Hamas and Islamic State: The Honeymoon is Over

Jan. 11 2018

Last week, the Sinai branch of Islamic State (IS) released a video of its men executing a Hamas terrorist-turned-IS terrorist for smuggling arms and people from the Sinai to the Hamas regime in Gaza. Is the close cooperation between the two groups, which has lasted for several years, coming to an end? Bassam Tawil draws out the implications:

There are many Palestinians from the Gaza Strip who have joined IS in the past few years . . . [and many of these] are former members of Hamas and Palestinian Islamic Jihad, [an Iran-backed group that enjoys cordial relations with Hamas]. Some even held senior positions in the armed wings of those two terror groups.

The business of smuggling weapons and terrorists across the border between the Gaza Strip and Egypt has flourished for many years. Until recently, IS and Hamas were in full cooperation in this business, [which] undoubtedly facilitated some of the major terror attacks against Egyptian civilians and the Egyptian army carried out by IS in the Sinai in recent years.

IS, [however], is now making it clear that it has its eyes set on the Gaza Strip. By calling on Palestinians to rebel against Hamas, IS hopes to facilitate its mission of infiltrating Gaza. Its previous attempts to do so have been successfully thwarted by Hamas. Hamas brooks no competition. Ever. . . .

This is . . . a power struggle between two ruthless Islamic jihadist terror groups who have much in common regarding strategy and ideology. . . . For now, no one knows where this IS-Hamas feud is headed. What is certain is that the ongoing attempts by IS to infiltrate the Palestinian arena should worry not only Palestinians but Israel and Egypt as well.

If IS manages to get a toehold in the Gaza Strip, they will be that much closer to Israel’s doorstep, and their jihadists minutes from Israeli towns and cities. For the Egyptians, this means that one day they will have to fight IS not only in the Sinai but also inside the Gaza Strip. The biggest losers, once again: the Palestinians.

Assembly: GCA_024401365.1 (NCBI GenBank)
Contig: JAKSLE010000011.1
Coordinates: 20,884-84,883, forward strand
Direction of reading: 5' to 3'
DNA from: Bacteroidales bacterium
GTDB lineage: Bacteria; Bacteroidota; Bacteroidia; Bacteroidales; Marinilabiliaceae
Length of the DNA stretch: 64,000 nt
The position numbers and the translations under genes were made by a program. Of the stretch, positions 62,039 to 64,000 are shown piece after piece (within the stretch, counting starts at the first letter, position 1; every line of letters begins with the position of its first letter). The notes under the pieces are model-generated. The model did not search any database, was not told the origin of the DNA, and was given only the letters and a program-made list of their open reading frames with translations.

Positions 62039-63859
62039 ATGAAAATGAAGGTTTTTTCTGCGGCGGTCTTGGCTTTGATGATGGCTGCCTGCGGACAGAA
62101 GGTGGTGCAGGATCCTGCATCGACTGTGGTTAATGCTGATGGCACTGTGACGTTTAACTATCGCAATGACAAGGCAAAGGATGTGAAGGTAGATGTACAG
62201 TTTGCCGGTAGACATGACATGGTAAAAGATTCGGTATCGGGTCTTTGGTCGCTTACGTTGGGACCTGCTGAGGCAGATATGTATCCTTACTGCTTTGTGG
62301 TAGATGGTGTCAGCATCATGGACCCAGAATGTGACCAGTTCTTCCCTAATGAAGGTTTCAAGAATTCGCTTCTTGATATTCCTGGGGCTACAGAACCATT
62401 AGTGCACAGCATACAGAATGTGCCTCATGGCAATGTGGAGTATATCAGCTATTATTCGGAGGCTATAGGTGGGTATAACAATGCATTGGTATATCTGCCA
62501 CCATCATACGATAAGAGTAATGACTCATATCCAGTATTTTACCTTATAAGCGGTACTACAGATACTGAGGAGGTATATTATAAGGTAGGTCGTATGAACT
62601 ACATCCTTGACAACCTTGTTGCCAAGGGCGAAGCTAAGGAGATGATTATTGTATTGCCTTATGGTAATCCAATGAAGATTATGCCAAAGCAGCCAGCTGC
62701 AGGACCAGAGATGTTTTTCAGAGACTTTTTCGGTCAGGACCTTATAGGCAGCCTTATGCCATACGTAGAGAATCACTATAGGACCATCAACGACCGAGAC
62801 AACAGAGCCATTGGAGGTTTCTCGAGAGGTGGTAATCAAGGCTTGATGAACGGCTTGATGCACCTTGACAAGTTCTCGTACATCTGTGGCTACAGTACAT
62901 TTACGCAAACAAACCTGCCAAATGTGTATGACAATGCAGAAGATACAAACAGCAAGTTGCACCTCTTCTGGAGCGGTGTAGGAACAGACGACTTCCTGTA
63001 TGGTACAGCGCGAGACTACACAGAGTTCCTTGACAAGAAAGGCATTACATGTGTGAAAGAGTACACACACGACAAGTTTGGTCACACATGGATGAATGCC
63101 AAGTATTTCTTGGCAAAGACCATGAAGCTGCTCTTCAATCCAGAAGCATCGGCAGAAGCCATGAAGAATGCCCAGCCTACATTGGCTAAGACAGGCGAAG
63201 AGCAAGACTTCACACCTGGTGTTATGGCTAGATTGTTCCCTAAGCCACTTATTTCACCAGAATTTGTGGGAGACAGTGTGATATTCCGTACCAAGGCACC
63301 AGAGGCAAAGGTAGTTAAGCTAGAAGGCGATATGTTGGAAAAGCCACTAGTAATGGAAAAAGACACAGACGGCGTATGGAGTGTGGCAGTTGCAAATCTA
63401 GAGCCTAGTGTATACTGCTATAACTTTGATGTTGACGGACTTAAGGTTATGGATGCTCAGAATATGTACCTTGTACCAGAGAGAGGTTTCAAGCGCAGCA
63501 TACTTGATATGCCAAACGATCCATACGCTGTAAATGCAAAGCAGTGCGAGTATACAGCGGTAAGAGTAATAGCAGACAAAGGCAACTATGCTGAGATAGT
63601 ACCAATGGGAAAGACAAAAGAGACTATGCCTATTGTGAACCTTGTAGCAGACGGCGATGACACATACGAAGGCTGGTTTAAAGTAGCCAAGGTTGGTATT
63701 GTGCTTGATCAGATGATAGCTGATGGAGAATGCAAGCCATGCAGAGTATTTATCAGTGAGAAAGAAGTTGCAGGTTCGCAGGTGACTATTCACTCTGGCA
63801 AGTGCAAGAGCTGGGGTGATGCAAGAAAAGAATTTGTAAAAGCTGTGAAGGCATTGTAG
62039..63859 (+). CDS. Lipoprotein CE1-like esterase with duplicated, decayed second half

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More about: Egypt, Gaza Strip, Hamas, ISIS, Israel & Zionism, Israeli Security, Sinai Peninsula

The Democrats’ Anti-Semitism Problem Involves More Than Appearances

Jan. 22 2019

Last week, the Democratic National Committee formally broke with the national Women’s March over its organizers’ anti-Semitism and close associations with the Nation of Islam leader Louis Farrakhan. Also last week, however, the Democratic leadership gave a coveted seat on the House Foreign Affairs Committee to the freshman congresswoman Ilhan Omar—a supporter of boycotts of Israel who recently defended her 2012 pronouncement that “Israel has hypnotized the world” to ignore its “evil doings.” Abe Greenwald comments:

The House Foreign Affairs Committee oversees House bills and investigations pertaining to U.S. foreign policy, and it has the power to cut American arms and technology shipments to allies. So, while the Democrats are distancing themselves from anti-Semitic activists who organize a march every now and then, they’re raising up anti-Semites to positions of power in the federal government. . . .

There is no cosmetic fix for the anti-Semitism that’s infusing the activist left and creeping into the Democratic party. It runs to the ideological core of intersectionality—the left’s latest religion. By the lights of intersectionality, Jews are too powerful and too white to be the targets of bigotry. So an anti-Semite is perfectly suitable as an ally against some other form of prejudice—against, say, blacks or women. And when anti-Semitism appears on the left, progressives are ready to explain it away with an assortment of convenient nuances and contextual considerations: it’s not anti-Semitism, it’s anti-Zionism; consider the good work the person has done fighting for other groups; we don’t have to embrace everything someone says to appreciate the good in him, etc.

These new congressional Democrats [including Omar and her fellow anti-Israel congresswoman Rashida Tlaib] were celebrated far and wide when they were elected. They’re young, outspoken, and many are female. But that just makes them extraordinarily effective ambassadors for a poisonous ideology.

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More about: Anti-Semitism, BDS, Congress, Democrats, Nation of Islam, Politics & Current Affairs